Greater consistency and fairer sentences
The new guidelines came in to force in February 2016. The intention of the guidelines is to improve the consistency of sentencing but also to address a perception that in the past, larger organisations have not been sentenced heavily enough for high profile incidents affecting large numbers of people.
In summary there are 9 steps in the guidelines that the courts need to go through when sentencing organisations. They require the court to assess the culpability and harm of the organisation using tables provided in the guidelines to determine the offence category. The next step is to then consider the annual turnover of the company involved to reach a starting point for the fine. Organisations with a turnover classed as large (£50 million) or very large (greatly exceeding £50 million) have higher starting points for fines. The court then goes through various other steps to ‘fine- tune’ the sentence. A similar approach is used when sentencing individuals in order to reach custodial sentences and fines.
We’ve now had the opportunity for a few months to start seeing the effect they’re having on sentencing. It’s still early days however and it seems that many cases were pushed through before February 2016. During this period, I’ve spent some time listening and reading various people’s analysis and thoughts on the guidelines and also looking at what is actually happening so far.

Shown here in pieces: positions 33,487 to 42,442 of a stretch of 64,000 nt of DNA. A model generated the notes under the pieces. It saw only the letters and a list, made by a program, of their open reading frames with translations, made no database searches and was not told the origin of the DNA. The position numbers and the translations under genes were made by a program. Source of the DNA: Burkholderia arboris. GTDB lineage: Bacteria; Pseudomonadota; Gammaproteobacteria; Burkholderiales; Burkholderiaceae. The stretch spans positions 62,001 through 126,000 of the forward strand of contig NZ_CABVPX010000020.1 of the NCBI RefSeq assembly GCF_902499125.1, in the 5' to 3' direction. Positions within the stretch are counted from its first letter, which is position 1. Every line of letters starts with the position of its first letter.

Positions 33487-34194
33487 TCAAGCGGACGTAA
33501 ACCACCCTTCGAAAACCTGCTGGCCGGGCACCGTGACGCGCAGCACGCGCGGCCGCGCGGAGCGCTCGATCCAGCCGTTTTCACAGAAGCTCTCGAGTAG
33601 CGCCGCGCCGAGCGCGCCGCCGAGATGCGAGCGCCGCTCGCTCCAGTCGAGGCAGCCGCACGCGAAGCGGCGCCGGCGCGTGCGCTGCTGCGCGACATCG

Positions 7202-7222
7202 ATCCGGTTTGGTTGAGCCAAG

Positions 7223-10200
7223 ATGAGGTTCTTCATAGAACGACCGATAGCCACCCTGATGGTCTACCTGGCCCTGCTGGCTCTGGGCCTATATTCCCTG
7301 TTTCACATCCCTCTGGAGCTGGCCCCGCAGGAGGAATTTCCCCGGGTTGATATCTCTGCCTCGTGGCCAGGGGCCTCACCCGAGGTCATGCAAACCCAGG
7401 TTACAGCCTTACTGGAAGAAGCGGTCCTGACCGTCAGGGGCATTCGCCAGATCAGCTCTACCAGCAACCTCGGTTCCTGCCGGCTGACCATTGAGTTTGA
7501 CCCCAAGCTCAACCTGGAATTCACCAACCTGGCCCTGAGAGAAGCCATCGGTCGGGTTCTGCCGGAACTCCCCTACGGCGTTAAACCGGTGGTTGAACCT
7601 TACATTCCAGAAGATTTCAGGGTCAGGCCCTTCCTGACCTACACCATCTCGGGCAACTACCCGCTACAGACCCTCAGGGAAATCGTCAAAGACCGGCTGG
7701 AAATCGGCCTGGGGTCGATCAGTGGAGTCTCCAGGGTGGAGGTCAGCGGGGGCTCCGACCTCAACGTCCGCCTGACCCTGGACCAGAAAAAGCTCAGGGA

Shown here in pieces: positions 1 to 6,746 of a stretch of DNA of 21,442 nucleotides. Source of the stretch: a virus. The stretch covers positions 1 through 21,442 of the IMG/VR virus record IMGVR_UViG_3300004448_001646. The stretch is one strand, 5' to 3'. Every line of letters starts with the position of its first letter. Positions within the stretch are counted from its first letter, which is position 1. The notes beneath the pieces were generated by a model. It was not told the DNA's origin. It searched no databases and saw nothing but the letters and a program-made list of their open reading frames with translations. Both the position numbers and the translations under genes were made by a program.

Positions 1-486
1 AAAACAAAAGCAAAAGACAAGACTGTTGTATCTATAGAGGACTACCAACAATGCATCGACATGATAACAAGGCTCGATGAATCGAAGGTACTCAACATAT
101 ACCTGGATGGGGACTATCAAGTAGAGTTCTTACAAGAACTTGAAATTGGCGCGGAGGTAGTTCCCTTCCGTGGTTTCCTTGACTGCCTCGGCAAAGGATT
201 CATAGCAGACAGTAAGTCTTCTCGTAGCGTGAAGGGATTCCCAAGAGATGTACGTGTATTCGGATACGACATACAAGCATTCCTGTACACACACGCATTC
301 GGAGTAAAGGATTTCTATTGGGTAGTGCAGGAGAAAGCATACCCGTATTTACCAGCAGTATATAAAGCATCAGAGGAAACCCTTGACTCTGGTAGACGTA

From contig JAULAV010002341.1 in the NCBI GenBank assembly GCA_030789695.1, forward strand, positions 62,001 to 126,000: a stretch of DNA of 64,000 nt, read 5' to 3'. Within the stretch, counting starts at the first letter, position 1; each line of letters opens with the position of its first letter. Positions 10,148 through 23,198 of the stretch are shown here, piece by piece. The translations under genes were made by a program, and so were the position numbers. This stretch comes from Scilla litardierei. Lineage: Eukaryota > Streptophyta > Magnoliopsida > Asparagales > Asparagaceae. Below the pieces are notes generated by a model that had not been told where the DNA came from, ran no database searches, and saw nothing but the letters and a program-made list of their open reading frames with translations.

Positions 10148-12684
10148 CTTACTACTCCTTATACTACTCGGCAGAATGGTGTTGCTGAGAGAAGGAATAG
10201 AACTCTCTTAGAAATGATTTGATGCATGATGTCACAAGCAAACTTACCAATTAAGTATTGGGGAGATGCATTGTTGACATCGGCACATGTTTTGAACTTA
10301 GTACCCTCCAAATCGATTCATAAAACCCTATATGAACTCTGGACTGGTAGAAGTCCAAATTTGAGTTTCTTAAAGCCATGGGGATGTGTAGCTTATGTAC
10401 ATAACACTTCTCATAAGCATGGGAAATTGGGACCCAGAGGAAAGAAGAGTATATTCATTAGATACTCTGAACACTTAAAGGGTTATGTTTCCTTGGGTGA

There is some thought that the guidelines are not going to deliver the desired effect and that rather than just hitting large companies hard, many other companies will also experience much larger fines. This might not necessarily be a bad thing if it ‘encourages’ companies to manage health and safety effectively. It might however take some time for the message to get through to the more unscrupulous organisations and even then they still may not care. The new guidelines also allow a lot of adjustments to be made to the sentence and therefore it may seem that sentencing is still ‘unfair’ when looking at cases coming through. Step 9 of the guidelines is therefore going to be important as it requires the court to give reasons for the sentence and explain the effect. This will hopefully give some transparency to the decision reached.